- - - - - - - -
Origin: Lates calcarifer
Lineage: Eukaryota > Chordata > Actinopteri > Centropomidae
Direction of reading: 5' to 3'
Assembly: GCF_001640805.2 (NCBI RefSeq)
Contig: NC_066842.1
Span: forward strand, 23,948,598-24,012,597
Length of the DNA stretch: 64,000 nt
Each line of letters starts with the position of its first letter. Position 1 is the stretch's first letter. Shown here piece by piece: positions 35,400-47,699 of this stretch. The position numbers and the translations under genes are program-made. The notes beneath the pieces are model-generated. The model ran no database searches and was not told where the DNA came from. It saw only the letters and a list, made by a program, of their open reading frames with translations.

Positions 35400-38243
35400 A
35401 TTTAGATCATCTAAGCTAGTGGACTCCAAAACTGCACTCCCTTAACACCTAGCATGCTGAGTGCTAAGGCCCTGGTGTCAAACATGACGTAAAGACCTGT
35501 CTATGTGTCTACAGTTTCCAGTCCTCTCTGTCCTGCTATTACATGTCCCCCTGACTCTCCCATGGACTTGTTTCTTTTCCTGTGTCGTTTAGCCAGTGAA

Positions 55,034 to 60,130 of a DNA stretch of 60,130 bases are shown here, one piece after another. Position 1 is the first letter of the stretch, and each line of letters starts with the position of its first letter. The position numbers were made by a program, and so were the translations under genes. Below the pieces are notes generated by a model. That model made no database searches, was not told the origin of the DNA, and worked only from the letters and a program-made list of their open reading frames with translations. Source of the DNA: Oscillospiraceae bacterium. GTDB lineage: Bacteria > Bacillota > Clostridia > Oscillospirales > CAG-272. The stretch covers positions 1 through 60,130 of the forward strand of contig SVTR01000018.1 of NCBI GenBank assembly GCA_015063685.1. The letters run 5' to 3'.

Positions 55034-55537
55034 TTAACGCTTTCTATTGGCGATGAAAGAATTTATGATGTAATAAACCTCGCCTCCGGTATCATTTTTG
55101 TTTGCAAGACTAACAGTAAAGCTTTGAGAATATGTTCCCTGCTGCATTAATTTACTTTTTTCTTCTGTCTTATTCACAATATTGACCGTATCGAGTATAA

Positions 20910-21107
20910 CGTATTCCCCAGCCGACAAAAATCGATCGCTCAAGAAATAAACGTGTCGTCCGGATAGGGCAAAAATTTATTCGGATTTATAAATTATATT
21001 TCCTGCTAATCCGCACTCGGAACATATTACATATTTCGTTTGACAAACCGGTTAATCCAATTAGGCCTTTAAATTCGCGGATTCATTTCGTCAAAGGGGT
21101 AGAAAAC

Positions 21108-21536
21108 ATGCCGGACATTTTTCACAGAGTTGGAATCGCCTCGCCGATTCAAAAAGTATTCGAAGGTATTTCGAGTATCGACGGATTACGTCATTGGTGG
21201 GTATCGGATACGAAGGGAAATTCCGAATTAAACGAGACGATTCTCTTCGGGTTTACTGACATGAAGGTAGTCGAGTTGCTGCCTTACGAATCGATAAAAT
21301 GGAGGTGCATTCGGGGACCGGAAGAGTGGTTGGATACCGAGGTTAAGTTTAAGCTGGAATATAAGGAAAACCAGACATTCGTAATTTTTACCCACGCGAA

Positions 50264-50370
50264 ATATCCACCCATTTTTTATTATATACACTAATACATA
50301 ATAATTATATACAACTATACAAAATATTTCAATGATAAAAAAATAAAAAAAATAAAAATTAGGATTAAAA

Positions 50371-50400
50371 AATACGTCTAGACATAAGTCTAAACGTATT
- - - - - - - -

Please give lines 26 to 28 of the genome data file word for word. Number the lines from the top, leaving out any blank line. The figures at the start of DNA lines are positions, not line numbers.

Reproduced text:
50264 ATATCCACCCATTTTTTATTATATACACTAATACATA
50301 ATAATTATATACAACTATACAAAATATTTCAATGATAAAAAAATAAAAAAAATAAAAATTAGGATTAAAA

Positions 50371-50400